Im seriously thinking about applying early to swarthmore, but my mom was a little worried about aid. Were middle/upper-middle class but my parents are divorced. The EFC calculator from collegeboard gave my EFC at about $15,000, which we could probably handle. So for the other 25,000, will the aid be good? or is it mostly loans? Im worried that if i apply EC, they might give less aid
It is my understanding that applying ED when financial aid is crucial can be risky. There should not be any difference in the amount of aid you'd get ED or RD, but applying ED you will not have the option of comparing packages from different schools, since you'd have to withdraw all other apps if accepted ED. Swarthmore is considered generous with fin aid, but it might still be wiser to keep your options open.
If you can live with your estimated EFC, then it probably wouldn't be the end of the world to apply Early Decision. Swarthmore is at the generous end of the need-based aid scale. If they accept you, they will almost certainly make it possible for you to attend for four years.
However, you will have to make a family decision about using a merit aid strategy, i.e. applying to somewhat less selective colleges that give merit aid discounts to attract top students. Obviously, playing the merit aid game would preclude applying ED because you would want to be able to competitively compare merit aid packages.
Andrassy, in my personal experience Swarthmore has been very generous.
Swarthmore tries to make it such that if you choose the school, you will NOT be at a financial disadvantage. My advice would be to apply to schools where you are likely to get a good aid package so that even if all of your other options don't work out, you can still fall back on that.
I know practically nothing about ED policies in general, but I am under the impression that if you are accepted to Swarthmore ED, for example, you aren't obligated to go there if the financial aid is considerably worse than what you can get at other schools. Hopefully someone else can elaborate on this if it is an option, or correct me if it isn't.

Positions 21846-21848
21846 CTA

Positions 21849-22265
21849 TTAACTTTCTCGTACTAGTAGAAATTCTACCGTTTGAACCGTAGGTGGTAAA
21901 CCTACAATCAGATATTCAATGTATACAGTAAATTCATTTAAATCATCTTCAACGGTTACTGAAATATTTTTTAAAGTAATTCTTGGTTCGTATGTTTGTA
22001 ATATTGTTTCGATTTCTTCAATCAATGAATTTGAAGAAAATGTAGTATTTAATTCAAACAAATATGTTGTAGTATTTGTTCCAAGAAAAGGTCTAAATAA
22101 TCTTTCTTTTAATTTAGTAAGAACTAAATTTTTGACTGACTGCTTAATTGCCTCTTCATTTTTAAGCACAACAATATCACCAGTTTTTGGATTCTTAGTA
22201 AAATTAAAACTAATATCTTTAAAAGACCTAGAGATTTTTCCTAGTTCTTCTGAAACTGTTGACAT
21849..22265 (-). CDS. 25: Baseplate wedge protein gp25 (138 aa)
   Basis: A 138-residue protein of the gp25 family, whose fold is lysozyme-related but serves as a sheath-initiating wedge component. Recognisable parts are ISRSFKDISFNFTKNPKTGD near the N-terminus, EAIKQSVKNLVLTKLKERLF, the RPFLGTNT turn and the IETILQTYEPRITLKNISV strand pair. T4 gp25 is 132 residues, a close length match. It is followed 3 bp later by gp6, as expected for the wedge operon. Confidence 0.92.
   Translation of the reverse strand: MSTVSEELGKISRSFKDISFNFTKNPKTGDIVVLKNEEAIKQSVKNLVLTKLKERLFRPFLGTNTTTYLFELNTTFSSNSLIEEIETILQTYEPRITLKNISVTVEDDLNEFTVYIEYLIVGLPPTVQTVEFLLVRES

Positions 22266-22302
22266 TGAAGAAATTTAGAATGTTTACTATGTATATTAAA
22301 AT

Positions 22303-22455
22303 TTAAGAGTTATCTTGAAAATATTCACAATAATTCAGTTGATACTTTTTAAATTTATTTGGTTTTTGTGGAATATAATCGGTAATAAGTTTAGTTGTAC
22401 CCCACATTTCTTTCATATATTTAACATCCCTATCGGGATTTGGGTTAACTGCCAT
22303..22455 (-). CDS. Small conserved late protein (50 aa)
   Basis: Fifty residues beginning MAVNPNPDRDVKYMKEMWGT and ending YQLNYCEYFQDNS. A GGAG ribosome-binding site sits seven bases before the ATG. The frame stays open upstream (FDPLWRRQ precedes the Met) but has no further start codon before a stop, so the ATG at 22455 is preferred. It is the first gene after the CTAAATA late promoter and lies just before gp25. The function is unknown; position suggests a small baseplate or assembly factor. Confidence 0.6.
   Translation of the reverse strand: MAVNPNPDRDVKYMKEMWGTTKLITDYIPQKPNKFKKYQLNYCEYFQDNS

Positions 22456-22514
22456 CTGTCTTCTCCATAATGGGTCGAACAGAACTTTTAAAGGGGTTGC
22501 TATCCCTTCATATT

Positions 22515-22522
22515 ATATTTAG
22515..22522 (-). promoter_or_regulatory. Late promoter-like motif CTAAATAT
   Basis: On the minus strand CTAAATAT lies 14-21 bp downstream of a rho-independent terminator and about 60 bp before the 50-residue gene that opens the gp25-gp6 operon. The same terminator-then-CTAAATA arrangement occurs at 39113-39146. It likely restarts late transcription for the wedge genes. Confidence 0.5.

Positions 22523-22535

I've heard the same thing about Swarthmore from friends of my son who are on aid. Swat is very generous if you are needy and will fill 100% of needed aid. My son personally does not get any aid but many of his friends do and are willing to talk about it with him..
"I am under the impression that if you are accepted to Swarthmore ED, for example, you aren't obligated to go there if the financial aid is considerably worse than what you can get at other schools"
The problem is that if you apply ED you will not know what you can get from other schools, since you'll have to withdraw other apps. Although Swarthmore is considered very generous with fin aid, not everyone gets what they think they "deserve". This is especially risky with divorced parents situation - I am not sure that you calculated your EFC the same way the colleges will...
nngmm has a point there and I wouldn't refute it. I think she's right and Interesteddad is right: it is hard to judge someone's financial aid situation especially someone who is posting on the internet.
I am not sure that FSFSA takes into account the non-custodial parent's income, but I am pretty sure that most private colleges do. I am by no means an expert on fin aid. I am just saying that, especially in a situation with divorced parents, you and the schools you are applying to might see your EFC very differently. And if getting enough fin aid is imperative, you better keep your options open.
Swarthmore, like many other private colleges, uses both the FAFSA and Profile (College Board) to come up with their own assessment of your family's Expected Family Contribution. Here's what they say about the parents' expected contribution:
Expected parents' contribution:
In determining this figure, consideration is given to your parents' financial strength as well as demands on their income and asset resources. Standard demands on family resources such as costs for maintaining a family your size (housing, food, medical, transportation, utilities, clothes, and the like) in your area of the country, and taxes are considered. Parents' needs for retirement protection and siblings' K-12 and undergraduate educational expenses also influence our review. (We cannot consider graduate school expenses.) Special considerations are given when families face medical expenses, elder care, child care, job loss, etc.
You could contact the Financial Aid office, outline the circumstances, and seek guidance in anticipation of an ED application. They might be able to discuss your estimated FAFSA and let you know if they would treat things the same way, at least in a general sense.
I was a single parent when my daughter went to Swat. She graduated in 2004. While Swarthmore is very fair about financial aid, they will ask for the Non-Custodial Parent form associated with the Profile. They also have a very detailed internal form to supplement FAFSA and Profile.
In cases of divorce it is difficult to get an accurate idea of aid from the financial aid available calculators online, so I would suggest that the Financial Aid Office would be the best source of information for you. Will you be able to count on your father for aid?